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United States Department of Agriculture

Agricultural Research Service

Research Project: BIOLOGICALLY BASED PEST MANAGEMENT FOR FIELD AND GREENHOUSE CROPS Title: An Egg Parasitoid, Ittys Nr. Ceresarum (Ashmead) (Hymenoptera: Trichogrammatidae) of Creontiades Sp. (Heteroptera: Miridae) Collected from the Lower Rio Grande Valley of Texas

Authors
item Coleman, Randy
item Goolsby, John

Submitted to: Southwestern Entomologist
Publication Type: Peer Reviewed Journal
Publication Acceptance Date: August 5, 2007
Publication Date: N/A

Interpretive Summary: A plant bug in the genus Creontiades has been noted to attack cotton squares and bolls in south Texas. Due to very little research conducted on this pest, the best methods as how to sample its populations, what level it needs to reach before action is required to economically justify an insecticide treatment, or which insecticides may be most effective for its control are not known. Another aspect that is not known is if there may be beneficial insects which may help control this plant bug. A survey for parasites that might attack this bug was initiated by collecting eggs in weedy host plants that are used by the bug to maintain or build up its populations. A wasp species identified as Ittys nr. ceresarum emerged from many of the bug eggs that were collected from three species of weedy host plants. This is the first known report of a parasite that attacks the pest bug.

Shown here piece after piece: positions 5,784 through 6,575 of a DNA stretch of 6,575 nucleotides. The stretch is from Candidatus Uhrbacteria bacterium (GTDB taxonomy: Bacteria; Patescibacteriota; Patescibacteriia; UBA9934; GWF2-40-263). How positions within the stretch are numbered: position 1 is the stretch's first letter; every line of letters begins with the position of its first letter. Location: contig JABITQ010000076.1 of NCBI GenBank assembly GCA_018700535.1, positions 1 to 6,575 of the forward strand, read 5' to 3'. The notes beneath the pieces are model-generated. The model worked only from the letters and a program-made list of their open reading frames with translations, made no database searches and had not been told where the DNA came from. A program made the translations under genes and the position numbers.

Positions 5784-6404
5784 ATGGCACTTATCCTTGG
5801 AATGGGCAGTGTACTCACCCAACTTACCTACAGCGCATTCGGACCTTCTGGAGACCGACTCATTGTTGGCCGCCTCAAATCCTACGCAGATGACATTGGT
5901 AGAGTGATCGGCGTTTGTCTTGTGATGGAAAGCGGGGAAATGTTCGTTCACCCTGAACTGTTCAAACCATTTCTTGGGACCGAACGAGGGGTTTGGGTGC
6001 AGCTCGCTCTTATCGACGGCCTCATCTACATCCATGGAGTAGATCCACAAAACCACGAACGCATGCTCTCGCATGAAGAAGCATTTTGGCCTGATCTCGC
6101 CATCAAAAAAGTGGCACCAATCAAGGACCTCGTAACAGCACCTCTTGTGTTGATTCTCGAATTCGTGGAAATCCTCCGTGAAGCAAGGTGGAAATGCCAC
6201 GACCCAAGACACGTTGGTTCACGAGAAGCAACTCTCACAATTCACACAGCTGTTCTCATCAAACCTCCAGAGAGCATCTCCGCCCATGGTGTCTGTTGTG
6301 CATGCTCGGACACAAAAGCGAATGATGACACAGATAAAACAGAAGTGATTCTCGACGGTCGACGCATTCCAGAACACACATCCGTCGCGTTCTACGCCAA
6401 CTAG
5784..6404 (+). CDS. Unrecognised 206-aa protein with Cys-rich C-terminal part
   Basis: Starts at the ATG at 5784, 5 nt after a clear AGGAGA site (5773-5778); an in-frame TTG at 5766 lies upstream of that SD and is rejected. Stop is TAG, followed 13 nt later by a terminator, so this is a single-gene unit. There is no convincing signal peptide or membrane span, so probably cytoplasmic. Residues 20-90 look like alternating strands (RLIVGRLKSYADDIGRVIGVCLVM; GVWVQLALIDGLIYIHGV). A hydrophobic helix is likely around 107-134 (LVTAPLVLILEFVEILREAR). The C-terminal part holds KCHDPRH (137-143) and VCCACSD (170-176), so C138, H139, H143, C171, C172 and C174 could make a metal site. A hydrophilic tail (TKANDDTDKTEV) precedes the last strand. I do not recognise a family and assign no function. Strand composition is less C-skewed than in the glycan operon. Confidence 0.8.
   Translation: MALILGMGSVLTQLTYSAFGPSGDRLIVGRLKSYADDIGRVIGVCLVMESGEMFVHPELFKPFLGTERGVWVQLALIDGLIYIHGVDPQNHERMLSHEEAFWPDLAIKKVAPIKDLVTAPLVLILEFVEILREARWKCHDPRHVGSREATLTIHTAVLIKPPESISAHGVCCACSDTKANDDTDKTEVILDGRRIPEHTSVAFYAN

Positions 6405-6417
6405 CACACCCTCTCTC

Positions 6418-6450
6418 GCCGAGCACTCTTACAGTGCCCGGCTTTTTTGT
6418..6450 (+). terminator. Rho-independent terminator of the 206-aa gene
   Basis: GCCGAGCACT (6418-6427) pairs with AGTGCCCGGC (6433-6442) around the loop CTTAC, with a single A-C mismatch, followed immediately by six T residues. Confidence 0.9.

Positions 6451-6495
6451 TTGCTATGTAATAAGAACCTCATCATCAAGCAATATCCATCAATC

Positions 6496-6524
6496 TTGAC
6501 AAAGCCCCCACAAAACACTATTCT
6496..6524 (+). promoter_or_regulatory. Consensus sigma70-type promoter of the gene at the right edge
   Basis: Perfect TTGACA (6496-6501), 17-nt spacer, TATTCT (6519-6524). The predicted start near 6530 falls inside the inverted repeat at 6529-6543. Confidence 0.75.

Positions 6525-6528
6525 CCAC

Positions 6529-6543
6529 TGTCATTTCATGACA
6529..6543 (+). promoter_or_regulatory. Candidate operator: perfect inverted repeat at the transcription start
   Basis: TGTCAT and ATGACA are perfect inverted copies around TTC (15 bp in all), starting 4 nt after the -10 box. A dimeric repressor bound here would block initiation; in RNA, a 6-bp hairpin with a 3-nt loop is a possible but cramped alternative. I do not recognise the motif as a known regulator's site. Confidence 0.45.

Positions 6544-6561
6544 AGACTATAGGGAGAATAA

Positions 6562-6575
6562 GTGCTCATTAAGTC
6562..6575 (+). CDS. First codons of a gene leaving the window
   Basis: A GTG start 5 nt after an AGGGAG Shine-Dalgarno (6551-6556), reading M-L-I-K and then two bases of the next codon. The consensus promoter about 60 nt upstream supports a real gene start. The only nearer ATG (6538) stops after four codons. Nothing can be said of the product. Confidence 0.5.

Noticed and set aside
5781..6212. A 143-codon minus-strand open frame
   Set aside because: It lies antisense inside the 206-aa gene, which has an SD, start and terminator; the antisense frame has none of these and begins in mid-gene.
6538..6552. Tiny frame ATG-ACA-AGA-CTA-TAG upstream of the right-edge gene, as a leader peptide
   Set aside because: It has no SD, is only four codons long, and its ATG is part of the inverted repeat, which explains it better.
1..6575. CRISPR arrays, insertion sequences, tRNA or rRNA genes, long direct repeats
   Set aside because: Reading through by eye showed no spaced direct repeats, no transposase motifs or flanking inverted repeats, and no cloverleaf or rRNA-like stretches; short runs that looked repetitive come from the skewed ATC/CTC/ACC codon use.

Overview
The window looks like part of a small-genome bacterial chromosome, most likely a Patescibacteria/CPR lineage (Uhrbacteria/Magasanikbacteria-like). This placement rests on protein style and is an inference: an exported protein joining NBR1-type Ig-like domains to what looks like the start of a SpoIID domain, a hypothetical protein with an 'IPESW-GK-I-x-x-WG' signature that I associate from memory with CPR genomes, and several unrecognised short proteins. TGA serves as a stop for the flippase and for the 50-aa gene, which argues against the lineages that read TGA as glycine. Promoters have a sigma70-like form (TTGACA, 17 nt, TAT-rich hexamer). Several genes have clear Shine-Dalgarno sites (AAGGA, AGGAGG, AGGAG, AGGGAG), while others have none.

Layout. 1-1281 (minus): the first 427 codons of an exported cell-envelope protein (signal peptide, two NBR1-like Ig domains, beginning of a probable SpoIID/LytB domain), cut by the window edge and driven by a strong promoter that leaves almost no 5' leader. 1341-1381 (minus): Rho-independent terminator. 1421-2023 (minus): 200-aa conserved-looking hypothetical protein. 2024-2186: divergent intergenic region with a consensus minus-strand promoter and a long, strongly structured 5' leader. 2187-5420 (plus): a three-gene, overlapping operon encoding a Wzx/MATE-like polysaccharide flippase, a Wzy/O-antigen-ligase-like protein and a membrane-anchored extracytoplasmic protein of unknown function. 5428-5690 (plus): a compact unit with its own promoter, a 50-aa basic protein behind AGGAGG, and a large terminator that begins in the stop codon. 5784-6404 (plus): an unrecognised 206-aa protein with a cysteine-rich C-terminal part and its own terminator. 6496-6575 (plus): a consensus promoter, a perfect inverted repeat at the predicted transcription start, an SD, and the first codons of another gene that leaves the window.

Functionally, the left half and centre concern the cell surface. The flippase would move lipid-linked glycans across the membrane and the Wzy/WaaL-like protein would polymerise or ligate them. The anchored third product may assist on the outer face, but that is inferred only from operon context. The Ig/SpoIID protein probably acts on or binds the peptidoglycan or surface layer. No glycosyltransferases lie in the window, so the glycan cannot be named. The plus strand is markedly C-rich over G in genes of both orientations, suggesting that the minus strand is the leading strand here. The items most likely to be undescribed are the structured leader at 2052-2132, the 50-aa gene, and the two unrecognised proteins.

Technical Abstract: A survey for egg parasitoids was initiated by collecting Creontiades sp. eggs from three species of Chenopodiaceae in the Ranchito Tract of the Lower Rio Grande Valley National Wildlife Refuge. A trichogrammatid, Ittys nr. ceresarum (Ashmead) was recovered from eggs of the mirid collected from crested saltbush, Atriplex cristata Humb. & Bonp. ex Willd., annual seepweed, Suaeda linearis (Ell.) Moq., and coastal seepweed, S. tampicensis (Standl.). This is the first reported discovery of an egg parasitoid on this mirid which has been recorded as a pest of cotton in the Lower Rio Grande Valley and Coastal Bend regions of Texas. Further investigation is planned on surveying the parasitoid complex of Creontiades sp. in other non-crop and crop hosts, including cotton, and determining if I. nr. ceresarum may have a regulatory effect on this mirid.

Last Modified: 7/31/2014
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